Heart Biopsy for Cardiovascular Pathology Diagnosis
The stories are haunting: a young, seemingly healthy athlete collapses on the playing field and dies; a child died on the basketball court; a young woman collapses while running track. According to Joseph Maleszewski, M.D., Supervisor of Cardiovascular Pathology at the Mayo Clinic in Rochester, Minnesota, these deaths are not uncommon at all and also sadly familiar.
In the cover story of the May issue of CAP TODAY, Dr. Maleszewksi discusses the complexities of cardiovascular pathology cases, especially for young athletes. “A patient comes in, and they tell us, ‘I had a brother or sister die suddenly and young,’ and the pathologist who performed the autopsy suspected a cardiomyopathy or a heritable arrhythmia syndrome. Maybe a parent has died. Or perhaps—most tragically—a parent comes in and says, ‘I’ve had a child die suddenly.’”
The questions hang in the air. Will the same thing happen to me? To my other children?
“One of the nagging issues pathologists are dealing with is the nonuniformity in our approach to cardiac dissection and evaluation,” said Dr. Maleszewski. Particularly in the postmortem setting, he says, it’s less acceptable to obtain an expert’s opinion for cardiovascular disease, the way it is often done with neuropathology. One reason is cost. “And perhaps there’s not a good understanding of how important it is for these family members to understand the heritable implications in these cases,” he added.
According to the article, patients with cardiomyopathies, myocarditis, amyloidosis, genetic conditions, etc., don’t always get a correct diagnosis, and, by extension, may not get the right treatment. Therefore, it’s important to look and accurately identify the diagnosis.
The article discusses the use of endomyocardial biopsy. The role of endomyocardial biopsy is divided into post-transplant and nontransplant settings. Post-transplant, endomyocardial biopsy is widely used in monitoring heart patients. In the nontransplant setting, the common clinical setting for endomyocardial biopsy is acute heart failure. Biopsy can help identify inflammation of the heart muscle and, if present, whether it’s viral or some other infectious-type myocarditis, or if it’s noninfectious.
For pathologists, concerns about performing endomyocardial biopsy include whether they’re prepared to handle specimens.
According to Dr. Maleszewski, ideally, cardiologists would give the pathologist a heads-up before doing an endomyocardial biopsy, giving the pathologist ample time to make sure the cath lab has the appropriate media to fix the specimen, or even to reach out to a larger center with subspecialty knowledge for guidance. “Having all those pieces in place, and knowing the plan upfront, is infinitely better than the pathologists hearing, ‘Hey, we just did this biopsy—now what do we do?’ What we’re trying to avoid is finding out the questions after everything’s been processed.”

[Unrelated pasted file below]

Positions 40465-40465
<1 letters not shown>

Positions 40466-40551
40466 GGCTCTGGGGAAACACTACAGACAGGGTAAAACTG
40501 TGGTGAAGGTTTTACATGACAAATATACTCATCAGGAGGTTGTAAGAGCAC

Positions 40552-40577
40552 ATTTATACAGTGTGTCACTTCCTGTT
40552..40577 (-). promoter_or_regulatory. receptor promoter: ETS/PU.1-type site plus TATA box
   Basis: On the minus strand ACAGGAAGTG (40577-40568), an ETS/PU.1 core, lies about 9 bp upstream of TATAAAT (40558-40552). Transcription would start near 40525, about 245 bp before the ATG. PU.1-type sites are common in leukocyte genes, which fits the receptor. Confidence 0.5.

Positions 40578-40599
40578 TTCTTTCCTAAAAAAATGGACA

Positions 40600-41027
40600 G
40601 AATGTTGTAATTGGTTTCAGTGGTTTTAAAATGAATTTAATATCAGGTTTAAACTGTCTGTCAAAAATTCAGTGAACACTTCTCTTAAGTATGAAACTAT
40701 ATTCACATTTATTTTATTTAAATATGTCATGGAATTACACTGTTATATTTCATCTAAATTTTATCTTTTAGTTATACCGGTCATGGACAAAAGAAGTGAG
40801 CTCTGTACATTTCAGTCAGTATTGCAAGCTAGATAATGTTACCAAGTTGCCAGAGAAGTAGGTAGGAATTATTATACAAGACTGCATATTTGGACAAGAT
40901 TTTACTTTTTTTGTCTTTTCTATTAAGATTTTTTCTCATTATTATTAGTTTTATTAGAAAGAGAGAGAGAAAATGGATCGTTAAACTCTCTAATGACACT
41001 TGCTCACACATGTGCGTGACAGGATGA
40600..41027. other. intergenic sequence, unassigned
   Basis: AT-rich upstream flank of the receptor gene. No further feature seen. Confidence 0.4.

Another challenge is the processing time. Since some clinical situations are dire, pathologists might need to turn specimens around quickly. “To do so, we really need a good understanding of what the clinical question is upfront,” says Dr. Maleszewski, “so we can order all the ancillary studies we’ll need right at the outset.”
Further, communication is key. “I strongly encourage very tight working relationships between pathologists and clinical colleagues,” says Dr. Maleszewski. At Mayo, he says, “I couldn’t do my job if I wasn’t on the phone with my clinicians every day. I don’t want to feel like I’m going to be blindsided at any moment.”
Dr. Maleszewski knows he’s seeking this in a time of constrained resources. “But in the long run, such interactions are time saving and cost saving in their own right.” Even in the busiest of practices, he says, “some steps are reasonable and can be taken, like having a well-designed requisition that alerts the person to the relevant issues upfront. And it would pay dividends right away.”
Read the full article for more information.
Leslie Cooper, M.D., Chair of the Department of Cardiology and Professor of Medicine, Mayo Clinic, Jacksonville, Florida; Stephen Cohle, M.D., Cardiovascular Pathologist with Michigan Pathology Specialists, which is affiliated with Spectrum Health, Grand Rapids, Mich.; and Heinz-Peter Schultheiss, M.D., Professor for Internal Medicine, Cardiology, and Intensive Care, and Chief of Cardiology, Charité-Universitätsmedizin Berlin, also provided input for the article.